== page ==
The biggest loser in 2016 was Washington, D.C. It is a town built on assumptions and norms that have now been utterly rejected by the people. They have no use for it in its current status, with Republican and Democratic parties that have more in common than not. The American people, even many on the left who voted for Hillary Clinton, despise their elites – they dislike being talked down to, lectured, chided for their beliefs, whether that be cultural, political, religious, or just that boys and girls are different. They have demanded a better class of elites – that they be led by people who offer them that most basic and indispensable aspect of a system of self-government: respect. And the people who voted for Donald Trump believe he will deliver it.
Two thousand years ago, give or take a few, there were a group of men from the east who journeyed across rocks and desert sand based on what they saw in the stars. They brought gifts to a child they had never met. They traveled for miles and miles based only on one thing: hope. The hope that there was something going on in front of their eyes more amazing than the human mind could comprehend – the birth of a messiah, the savior, the son of God. Something more than a son of a carpenter; something more than it is possible to believe, based just on what you see.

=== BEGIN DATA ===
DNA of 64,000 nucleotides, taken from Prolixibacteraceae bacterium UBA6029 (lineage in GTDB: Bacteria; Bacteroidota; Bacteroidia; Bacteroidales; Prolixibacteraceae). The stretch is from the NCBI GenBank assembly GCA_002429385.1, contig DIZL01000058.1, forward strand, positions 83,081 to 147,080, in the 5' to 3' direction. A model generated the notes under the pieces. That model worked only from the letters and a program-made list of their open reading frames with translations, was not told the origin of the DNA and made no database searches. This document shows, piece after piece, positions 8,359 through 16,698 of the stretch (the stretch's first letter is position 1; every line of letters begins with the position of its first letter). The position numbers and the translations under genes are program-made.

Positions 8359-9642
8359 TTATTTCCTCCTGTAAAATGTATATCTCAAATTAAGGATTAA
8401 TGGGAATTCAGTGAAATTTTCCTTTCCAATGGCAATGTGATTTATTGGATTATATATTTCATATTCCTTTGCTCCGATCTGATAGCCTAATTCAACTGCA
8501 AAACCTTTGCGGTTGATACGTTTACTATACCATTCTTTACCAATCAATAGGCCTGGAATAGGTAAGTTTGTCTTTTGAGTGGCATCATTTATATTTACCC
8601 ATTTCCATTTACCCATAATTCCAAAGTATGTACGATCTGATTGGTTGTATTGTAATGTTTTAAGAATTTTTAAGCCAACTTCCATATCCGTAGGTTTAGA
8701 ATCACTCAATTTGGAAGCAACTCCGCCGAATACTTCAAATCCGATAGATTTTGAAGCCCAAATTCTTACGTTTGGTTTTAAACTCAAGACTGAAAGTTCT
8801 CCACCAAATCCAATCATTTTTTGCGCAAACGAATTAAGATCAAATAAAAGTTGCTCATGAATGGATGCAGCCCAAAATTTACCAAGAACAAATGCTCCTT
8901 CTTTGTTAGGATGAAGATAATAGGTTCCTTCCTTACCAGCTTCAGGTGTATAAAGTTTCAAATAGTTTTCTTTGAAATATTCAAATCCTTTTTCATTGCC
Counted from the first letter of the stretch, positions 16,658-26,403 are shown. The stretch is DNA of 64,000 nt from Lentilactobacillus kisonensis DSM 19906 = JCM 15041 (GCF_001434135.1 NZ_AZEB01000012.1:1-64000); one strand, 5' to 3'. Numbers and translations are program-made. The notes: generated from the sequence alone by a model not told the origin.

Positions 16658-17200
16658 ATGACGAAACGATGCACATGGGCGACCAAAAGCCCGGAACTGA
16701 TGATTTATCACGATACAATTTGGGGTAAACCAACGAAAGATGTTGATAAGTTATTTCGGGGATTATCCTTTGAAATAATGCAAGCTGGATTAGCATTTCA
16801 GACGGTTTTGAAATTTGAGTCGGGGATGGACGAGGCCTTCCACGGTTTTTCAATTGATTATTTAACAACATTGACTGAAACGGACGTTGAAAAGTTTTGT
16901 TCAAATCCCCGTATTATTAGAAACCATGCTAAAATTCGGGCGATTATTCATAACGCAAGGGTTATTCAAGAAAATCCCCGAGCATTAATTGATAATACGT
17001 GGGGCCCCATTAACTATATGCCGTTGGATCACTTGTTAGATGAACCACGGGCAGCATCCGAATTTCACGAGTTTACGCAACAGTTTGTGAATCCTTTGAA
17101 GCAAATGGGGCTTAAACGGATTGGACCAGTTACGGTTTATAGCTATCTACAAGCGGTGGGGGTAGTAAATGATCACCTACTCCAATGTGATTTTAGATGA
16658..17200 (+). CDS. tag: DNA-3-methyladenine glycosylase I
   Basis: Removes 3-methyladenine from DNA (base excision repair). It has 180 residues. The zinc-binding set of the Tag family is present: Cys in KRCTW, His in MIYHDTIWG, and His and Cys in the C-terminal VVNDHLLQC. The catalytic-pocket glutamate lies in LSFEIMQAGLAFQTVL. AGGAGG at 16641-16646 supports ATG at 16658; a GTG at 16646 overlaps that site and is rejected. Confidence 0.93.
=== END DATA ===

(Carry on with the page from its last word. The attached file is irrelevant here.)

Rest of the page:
We should exit 2016 happy for what it revealed about the American people – that they are, for all the risks they are embracing now, deeply invested in the idea that America ought to be a better nation than it is, just as they were in 2008. We should enter 2017 hopeful for the future as we hope in our fellow man – keeping faith in the capacity for self-government, for work ethic, for neighborhood. The things that are essential to human freedom still live within the American people. We cannot know if they will find them again. But it seems to me that they are looking. And that is a very good sign indeed.